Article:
Just when you thought Thunderbolt was the hottest thing on the market, Intel has released a few details about the next thing it’s working on: a follow-up to the super fast Thunderbolt that builds up to a whopping 50Gbps.
Intel plans for the new technology to be ready for consumer devices to adopt by the 2015 timeframe. Moreover, the new Thunderbolt 2 is aimed not just at desktops and laptops, but also tablets, smartphones, HDTVs and more. Intel’s banking on the new tech being cheaper than today’s solutions simply because component pricing will be substantially lower in three years than it is today.
While today’s Light Peak connections (the code named technology that would eventually be unveiled as Thunderbolt) use copper cables and transceivers, an optical variant was the original spec – and still something being developed. This new version mixes silicon and fiberoptic tech in a field known as silicon photonics.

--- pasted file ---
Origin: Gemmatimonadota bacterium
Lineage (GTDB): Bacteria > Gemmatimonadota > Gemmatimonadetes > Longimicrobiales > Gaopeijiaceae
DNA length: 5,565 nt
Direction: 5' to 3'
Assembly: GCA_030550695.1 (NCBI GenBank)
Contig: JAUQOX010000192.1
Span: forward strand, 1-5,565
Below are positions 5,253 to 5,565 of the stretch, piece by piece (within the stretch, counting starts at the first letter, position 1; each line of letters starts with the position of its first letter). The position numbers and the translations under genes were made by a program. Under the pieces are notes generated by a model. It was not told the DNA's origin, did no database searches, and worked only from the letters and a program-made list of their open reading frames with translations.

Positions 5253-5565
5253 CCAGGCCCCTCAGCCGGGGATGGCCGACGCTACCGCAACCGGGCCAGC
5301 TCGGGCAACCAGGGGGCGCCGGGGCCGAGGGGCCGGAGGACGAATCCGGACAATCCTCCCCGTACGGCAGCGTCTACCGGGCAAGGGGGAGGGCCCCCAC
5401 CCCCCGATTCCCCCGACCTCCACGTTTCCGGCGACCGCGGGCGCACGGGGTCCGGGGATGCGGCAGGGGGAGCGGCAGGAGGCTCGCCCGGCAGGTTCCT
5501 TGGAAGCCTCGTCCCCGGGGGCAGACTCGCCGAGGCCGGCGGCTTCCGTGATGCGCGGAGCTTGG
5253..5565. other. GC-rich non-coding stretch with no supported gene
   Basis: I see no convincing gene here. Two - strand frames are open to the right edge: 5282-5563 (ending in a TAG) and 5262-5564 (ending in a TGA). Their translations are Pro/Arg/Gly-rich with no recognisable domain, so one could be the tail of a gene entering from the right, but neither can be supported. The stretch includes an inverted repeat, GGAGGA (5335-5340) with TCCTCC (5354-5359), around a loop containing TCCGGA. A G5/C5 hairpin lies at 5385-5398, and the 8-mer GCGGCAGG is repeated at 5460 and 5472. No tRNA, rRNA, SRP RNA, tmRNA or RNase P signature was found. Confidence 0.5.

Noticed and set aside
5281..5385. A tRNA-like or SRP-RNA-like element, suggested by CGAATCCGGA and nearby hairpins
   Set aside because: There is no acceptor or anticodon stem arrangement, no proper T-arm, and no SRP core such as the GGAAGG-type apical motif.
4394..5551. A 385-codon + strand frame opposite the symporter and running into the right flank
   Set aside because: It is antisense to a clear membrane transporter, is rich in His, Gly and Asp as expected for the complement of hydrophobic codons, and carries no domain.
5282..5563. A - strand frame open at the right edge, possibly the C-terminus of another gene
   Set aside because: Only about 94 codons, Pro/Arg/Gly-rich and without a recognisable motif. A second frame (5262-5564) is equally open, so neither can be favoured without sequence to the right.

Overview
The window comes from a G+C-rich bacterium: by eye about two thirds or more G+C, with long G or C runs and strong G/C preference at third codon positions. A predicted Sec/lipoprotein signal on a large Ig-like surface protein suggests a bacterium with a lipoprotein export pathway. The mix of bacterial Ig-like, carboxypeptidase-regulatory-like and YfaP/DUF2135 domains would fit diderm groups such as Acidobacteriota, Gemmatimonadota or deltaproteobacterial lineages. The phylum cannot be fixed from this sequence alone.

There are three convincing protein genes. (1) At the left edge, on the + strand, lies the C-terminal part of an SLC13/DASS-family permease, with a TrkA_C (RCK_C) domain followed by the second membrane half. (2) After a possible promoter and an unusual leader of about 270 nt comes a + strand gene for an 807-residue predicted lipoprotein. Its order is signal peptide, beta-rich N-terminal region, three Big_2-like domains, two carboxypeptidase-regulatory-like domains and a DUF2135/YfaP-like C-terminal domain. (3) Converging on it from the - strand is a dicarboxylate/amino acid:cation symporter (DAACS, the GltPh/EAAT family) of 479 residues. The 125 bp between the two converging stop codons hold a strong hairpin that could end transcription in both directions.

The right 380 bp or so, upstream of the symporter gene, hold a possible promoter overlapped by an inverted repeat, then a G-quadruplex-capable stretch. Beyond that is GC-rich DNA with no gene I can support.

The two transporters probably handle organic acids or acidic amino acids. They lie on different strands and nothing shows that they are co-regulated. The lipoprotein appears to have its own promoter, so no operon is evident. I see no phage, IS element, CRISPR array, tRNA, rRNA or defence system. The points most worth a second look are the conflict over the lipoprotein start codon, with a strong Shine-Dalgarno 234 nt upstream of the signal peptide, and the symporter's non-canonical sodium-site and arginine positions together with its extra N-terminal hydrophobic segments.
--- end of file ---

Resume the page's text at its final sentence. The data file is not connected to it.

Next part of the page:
Intel hosted an event in New York recently that showed off the work-in-progress. Only very preliminary chips were shown, as well as well faux mockups of the planned cables. The cables, it should be noted, were thinner than those used by current protocols, such as Thunderbolt.
Potential problems with moving to a new interconnect (or even to optical cables within Thunderbolt) is the issue of transferring power. Copper cables have no problem in transferring both data and power, something which fiberoptics cannot do. That means additional wiring must accompany the optic fibers, adding both expense and thickness. Optical cables are inherently more expensive and fragile for consumers to deal with, too.
That may be part of the reason that Intel currently plans on keeping protocols like Thunderbolt supported alongside the new technology, in a move not dissimilar from how USB 1.0 and 1.1 devices are typically still supported on the newer chipsets.